Yesterday, in the late afternoon & evening, there was a storm. Although it didn’t rage for long, it lingered on for some time & lightning killed a tree in a nearby field – it looks like a lone Twiglet sticking up amongst a huge bowl of broccoli.
At the same time, I was experiencing my own storm. An email discussion with my bosses prompted me to revise my work plans for the coming weeks. This decision was entirely my own, but it still stirred me into a frenzy. As the wind & rain howled around outside, I spiralled into my own cloud of misery. The knot in my stomach gave me indigestion. I banged my head on the desk trying to retrieve the camera cable. Even my favourite TV show delivered a frankly dull episode (it was a recording from last week, so the programmers’ ability to so effectively preempt my mood on 2nd June is quite an achievement!).
Once in bed, I scribbled furiously in my journal. It’s not surprising that I wrote so much: the issues playing on my mind are ones that I’ve wrestled with more times than I care to remember. Self-doubt; lack of worth; fear of failure. The same sense of dread, the same questions, the same crippling feeling – every few months, they rear their ugly heads. It doesn’t happen as often anymore. I can also identify the triggers that separate this neural storm from an ordinary bad mood. Number one: tiredness. Number two: thinking too far ahead, rather than concentrating on the immediate task in hand.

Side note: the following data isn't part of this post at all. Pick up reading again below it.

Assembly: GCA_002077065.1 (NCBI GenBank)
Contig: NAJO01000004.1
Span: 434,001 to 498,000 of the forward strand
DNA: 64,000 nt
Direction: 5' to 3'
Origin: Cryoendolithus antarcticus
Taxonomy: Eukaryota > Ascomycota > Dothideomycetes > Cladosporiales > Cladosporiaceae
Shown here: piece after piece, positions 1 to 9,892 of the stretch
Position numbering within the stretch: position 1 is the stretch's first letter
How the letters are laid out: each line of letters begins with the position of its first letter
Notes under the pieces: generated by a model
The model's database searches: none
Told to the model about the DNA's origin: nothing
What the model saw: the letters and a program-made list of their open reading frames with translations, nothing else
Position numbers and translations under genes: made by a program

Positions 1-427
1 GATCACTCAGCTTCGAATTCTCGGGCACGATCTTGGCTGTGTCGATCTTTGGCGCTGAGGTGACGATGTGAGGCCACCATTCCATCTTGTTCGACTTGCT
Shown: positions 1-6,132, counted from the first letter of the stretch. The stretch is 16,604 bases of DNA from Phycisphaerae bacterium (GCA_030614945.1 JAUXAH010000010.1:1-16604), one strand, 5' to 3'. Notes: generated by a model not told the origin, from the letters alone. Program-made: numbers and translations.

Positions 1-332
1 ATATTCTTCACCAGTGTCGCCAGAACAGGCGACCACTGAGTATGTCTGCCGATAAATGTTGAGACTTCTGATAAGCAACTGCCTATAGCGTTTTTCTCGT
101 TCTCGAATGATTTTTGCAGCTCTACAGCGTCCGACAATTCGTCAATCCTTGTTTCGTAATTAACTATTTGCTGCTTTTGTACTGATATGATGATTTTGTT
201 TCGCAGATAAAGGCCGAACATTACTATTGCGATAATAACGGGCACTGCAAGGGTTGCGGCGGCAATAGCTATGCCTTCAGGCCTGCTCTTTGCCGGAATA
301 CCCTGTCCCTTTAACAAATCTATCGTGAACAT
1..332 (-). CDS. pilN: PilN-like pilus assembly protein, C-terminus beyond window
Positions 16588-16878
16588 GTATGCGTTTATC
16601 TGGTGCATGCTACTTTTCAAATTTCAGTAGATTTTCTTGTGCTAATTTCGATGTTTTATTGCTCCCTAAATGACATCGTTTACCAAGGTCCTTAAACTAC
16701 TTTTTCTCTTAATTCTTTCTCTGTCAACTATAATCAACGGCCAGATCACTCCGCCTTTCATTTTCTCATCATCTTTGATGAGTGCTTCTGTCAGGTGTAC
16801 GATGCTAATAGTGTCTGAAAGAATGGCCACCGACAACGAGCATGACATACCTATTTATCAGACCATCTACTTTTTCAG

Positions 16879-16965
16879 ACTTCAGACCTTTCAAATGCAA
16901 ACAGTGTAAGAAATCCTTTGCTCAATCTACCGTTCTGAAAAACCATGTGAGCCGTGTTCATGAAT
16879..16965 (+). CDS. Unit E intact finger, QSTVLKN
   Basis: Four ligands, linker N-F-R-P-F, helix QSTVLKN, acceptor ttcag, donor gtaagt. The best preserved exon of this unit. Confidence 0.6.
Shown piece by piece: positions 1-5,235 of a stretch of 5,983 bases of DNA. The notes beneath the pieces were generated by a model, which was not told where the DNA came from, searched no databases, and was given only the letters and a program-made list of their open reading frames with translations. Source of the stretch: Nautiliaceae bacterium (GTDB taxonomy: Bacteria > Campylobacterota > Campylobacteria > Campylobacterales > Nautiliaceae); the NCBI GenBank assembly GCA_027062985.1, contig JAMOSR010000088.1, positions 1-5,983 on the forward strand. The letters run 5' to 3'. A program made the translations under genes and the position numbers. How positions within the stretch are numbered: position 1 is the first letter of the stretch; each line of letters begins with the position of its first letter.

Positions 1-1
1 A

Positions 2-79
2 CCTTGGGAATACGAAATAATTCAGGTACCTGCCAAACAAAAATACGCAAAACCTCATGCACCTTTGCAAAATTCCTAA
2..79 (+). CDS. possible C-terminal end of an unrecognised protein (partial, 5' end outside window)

I get frustrated that I can’t stop before I push too far & send myself over that edge. I still don’t notice that I’m teetering on the precipice until I fall over it: down down down – it’s too late. But at least I’m aware of the triggers & ways of countering their effects. SLEEP, I wrote in my journal. A few lines later – having got way-laid onto another train of thought – GO TO SLEEP. More thoughts & feelings swell up, like a barrel of biscuits luring a dieter from the path of righteousness. GO TO SLEEP NOW.
So I did. Then this morning, I got up. The squall in my head – well, more accurately, my stomach – was still there, rumbling away. But the eye of the storm had passed. I got on with my list of tasks for the day, immediately making good progress on the challenges that had yesterday seemed so insurmountable. By late afternoon, today’s list was completed & ticked off. I looked up from my desk. Out of the window, there was an eery calmness. A thick low covering of cloud & very little wind. The storm had gone. The one dead tree is the only reminder that it had ever been here at all.